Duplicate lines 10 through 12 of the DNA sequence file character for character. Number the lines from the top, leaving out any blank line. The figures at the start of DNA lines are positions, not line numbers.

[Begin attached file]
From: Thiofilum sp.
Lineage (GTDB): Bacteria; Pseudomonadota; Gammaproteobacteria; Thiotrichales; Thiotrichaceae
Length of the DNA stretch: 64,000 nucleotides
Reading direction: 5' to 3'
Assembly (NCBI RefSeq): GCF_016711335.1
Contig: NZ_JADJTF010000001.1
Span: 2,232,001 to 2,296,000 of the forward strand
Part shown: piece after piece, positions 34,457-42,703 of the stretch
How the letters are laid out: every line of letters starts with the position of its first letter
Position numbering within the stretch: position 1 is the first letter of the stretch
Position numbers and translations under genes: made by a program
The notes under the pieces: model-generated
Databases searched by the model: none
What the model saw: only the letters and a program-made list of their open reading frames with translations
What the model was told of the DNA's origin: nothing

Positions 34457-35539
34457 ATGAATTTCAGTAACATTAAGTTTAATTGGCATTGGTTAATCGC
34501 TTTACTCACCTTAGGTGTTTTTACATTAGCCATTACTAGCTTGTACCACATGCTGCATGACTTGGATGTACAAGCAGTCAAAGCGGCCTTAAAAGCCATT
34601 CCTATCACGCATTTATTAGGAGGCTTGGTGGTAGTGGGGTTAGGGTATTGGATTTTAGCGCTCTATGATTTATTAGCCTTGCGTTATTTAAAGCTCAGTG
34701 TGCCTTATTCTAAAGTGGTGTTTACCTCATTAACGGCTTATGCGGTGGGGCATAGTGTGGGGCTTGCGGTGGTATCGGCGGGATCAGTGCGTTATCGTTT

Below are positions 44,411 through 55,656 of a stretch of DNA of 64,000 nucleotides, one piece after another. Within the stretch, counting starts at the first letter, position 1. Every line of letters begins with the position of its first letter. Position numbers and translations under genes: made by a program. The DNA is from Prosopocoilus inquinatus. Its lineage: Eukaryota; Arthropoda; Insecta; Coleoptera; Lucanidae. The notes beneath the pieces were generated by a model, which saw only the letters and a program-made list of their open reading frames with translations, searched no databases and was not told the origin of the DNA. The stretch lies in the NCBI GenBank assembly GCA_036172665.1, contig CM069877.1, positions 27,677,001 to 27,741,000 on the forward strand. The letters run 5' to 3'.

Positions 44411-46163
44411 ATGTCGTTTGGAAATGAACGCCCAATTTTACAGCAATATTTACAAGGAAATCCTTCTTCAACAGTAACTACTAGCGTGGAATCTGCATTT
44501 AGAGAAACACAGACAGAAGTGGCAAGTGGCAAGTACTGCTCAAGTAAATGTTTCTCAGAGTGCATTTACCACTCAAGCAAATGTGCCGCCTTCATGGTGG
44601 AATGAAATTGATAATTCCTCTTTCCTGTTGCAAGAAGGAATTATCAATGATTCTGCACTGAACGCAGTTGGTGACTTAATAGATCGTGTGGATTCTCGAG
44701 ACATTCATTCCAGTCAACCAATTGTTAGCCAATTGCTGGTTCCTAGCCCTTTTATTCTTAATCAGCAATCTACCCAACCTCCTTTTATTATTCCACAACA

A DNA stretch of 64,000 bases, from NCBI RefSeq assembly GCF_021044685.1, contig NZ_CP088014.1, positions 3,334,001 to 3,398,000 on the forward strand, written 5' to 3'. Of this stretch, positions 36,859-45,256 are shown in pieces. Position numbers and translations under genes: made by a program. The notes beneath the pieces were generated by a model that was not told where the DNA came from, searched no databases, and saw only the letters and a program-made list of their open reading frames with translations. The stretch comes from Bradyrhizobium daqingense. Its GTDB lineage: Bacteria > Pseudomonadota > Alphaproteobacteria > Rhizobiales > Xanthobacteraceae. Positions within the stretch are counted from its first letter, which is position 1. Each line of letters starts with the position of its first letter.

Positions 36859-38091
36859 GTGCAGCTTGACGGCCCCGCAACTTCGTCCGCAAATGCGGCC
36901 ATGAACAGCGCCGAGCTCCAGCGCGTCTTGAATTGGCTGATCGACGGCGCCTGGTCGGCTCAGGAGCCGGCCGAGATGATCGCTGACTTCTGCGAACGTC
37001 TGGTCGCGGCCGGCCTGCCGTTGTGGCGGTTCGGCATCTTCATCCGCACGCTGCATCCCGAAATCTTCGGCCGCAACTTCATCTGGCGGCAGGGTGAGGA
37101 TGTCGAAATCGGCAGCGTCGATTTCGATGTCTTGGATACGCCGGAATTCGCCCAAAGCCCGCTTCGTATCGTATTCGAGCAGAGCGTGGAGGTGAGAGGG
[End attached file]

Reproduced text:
Position numbering within the stretch: position 1 is the first letter of the stretch
Position numbers and translations under genes: made by a program
The notes under the pieces: model-generated